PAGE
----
Who: John Shuttleworth
What: A Wee Ken to Remember
Where: Bloomsbury Theatre, London
When: 1st December 2014
Few artists have had a book published of their collected lyrics. Bob Dylan has had three (don’t try lifting the most recent one, you’ll do yourself a mischief), Paul Simon has had one, Sting has one (his Mum might have bought a copy) and so has John Shuttleworth. The difference between the first three and Shuttleworth is that John’s is self-published.
John Shuttleworth is a great songwriter and pop star in the theatre of his own mind but that’s okay because Graham Fellows and the packed audience at the Bloomsbury Theatre are in on the joke. They punch the air and clap to the beat at the right moments. They even throw sweets (Revels appreciated, After Eights not so) and consequently, the book of lyrics “Honed Lyrics” is long sold out.
Tonight’s show is a “Wee Ken to Remember”. Once again, a victim of a foul-up at the printers, John’s attempt at remembering some of the most precious days of his life (A Weekend to Remember) must now become a homage to his manager and sole agent, Ken Worthington. However, problems begin when Ken and John’s wife, Mary, refuse to co-operate despite John ringing them both twice during the show. Ken will not be playing the clarinet solo that he used on “New Faces” tonight. Despite this devastating news the audience keeps their collective chins up and joins in with the art and the mirth.
Unlike John’s more recent tours tonight contains a large number of new songs and has less of a “Greatest Hits” feel. Those of you who didn’t know John Shuttleworth had any hits need to get with the programme and come to a show for this is the most fun you’ll have at a live (comedy-cum-music) show all year.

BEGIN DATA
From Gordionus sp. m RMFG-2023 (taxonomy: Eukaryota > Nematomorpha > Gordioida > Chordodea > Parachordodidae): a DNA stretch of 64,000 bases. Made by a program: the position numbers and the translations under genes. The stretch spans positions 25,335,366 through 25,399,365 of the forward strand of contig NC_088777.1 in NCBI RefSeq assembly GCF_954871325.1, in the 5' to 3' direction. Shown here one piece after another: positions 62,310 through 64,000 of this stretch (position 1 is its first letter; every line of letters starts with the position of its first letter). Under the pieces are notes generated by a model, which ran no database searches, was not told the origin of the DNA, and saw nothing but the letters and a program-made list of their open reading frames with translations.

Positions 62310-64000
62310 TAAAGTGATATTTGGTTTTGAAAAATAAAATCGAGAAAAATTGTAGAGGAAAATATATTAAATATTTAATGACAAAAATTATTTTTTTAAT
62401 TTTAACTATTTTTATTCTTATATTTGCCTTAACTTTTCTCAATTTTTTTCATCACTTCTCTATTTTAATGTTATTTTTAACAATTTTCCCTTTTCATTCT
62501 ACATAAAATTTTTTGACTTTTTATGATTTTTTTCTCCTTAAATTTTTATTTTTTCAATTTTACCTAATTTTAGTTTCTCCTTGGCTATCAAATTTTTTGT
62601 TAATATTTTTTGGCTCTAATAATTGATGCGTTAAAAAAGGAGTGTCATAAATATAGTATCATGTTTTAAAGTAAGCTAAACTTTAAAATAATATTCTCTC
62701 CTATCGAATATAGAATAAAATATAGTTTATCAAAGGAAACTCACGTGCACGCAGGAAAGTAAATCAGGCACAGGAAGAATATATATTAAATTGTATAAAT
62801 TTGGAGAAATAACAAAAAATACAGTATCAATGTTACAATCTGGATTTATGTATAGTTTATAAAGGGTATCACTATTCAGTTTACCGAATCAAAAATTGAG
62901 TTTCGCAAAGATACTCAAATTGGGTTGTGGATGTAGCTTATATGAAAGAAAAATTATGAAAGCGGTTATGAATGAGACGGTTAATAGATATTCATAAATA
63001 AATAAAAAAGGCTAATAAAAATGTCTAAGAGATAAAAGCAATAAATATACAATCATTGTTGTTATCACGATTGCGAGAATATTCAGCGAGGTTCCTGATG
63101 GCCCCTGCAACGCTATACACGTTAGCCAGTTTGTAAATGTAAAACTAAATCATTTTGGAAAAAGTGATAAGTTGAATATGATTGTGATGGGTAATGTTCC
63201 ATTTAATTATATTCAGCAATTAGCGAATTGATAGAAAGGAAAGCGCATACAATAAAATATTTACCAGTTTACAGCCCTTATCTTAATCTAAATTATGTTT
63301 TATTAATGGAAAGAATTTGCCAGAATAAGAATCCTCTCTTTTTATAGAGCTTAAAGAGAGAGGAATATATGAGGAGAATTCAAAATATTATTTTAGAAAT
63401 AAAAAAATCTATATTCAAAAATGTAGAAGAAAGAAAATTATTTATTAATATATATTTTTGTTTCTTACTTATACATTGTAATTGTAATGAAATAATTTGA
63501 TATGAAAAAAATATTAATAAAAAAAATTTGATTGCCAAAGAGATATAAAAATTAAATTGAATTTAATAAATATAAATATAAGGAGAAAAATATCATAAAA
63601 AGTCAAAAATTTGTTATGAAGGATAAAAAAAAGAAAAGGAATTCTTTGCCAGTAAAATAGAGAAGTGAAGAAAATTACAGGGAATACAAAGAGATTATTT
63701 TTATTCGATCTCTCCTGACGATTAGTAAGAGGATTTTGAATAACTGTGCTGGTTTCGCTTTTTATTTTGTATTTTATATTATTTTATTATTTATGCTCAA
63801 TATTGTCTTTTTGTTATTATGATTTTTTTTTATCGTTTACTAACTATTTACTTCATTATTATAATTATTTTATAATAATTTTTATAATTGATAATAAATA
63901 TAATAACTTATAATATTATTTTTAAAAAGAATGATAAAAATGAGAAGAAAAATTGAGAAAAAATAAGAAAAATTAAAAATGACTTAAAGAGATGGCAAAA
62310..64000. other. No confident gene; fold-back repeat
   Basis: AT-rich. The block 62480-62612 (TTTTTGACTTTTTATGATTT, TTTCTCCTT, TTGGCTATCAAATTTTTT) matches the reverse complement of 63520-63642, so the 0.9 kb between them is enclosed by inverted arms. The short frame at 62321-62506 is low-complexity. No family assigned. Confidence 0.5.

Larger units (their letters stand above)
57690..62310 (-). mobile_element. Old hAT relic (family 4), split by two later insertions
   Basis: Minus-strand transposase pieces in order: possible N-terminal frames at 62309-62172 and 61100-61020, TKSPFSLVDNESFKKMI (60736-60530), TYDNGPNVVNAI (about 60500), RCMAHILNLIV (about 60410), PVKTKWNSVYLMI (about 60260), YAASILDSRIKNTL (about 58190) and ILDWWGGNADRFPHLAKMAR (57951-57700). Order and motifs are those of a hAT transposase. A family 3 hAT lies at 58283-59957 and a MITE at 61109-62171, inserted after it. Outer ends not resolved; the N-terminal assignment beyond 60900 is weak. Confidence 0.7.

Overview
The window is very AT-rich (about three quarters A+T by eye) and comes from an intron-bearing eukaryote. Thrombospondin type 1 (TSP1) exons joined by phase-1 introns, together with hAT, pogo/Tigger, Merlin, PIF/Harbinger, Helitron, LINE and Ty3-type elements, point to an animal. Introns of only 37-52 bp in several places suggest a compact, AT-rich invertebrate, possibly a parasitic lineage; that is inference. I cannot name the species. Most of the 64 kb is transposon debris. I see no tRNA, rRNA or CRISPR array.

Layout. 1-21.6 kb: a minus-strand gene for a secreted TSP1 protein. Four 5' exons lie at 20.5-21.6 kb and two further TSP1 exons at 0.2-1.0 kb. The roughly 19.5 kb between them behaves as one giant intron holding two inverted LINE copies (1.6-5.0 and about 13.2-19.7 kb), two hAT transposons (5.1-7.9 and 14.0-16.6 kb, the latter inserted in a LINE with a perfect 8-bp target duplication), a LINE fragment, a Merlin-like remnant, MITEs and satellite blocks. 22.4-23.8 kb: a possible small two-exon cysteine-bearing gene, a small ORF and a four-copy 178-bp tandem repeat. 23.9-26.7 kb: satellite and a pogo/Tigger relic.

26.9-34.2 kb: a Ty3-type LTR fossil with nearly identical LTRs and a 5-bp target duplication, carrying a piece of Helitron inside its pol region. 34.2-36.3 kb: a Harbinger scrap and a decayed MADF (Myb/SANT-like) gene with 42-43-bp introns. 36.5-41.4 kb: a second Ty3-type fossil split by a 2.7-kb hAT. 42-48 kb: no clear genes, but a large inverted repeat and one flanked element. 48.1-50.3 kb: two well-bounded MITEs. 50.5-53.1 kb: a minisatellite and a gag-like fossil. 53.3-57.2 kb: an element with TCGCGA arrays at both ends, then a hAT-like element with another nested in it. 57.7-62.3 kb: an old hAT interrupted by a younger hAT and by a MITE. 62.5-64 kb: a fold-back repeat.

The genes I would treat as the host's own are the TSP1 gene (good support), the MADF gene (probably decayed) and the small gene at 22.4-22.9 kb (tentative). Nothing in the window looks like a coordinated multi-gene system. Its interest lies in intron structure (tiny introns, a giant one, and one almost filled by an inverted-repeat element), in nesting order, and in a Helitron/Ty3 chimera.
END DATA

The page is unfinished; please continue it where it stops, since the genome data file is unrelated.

Amongst the new songs, the opener “A Wee Ken to Remember” and “Here Comes Midweek” are particularly memorable and the latter will soon pass into classic status.
The first set, made up of mostly new material, nevertheless closes with a medley of those classics, ending with the sublime “Pigeons in Flight”. The less-played “Unaccompanied Lady” is another highlight of the first set but it’s okay John, we won’t tell Mary.
The second set finds us in much more familiar territory – “Y-Reg”, “Serial Cereal Eater”, “The Man Who Lives on the M62”, “Do the Stars Remember?” – all the masterpieces were in place.
There were more bits and pieces including “Chase the Fox”, “The Christmas Orphan” and “Save the Whale”. “Eggs and Gammon (Poor Rhiannon)” was particularly well received and then John drew it all together with a masterful rendition of “I Can’t Go Back to Savoury Now” before dispensing a few more Revels (TM) to the front rows and disappearing into backstage and off into the night.
The audience were, suitably, in raptures – even the drunk croupier in the front row – and disappeared out of the auditorium doors, just hoping that there might be a few remaining tickets for John’s next show.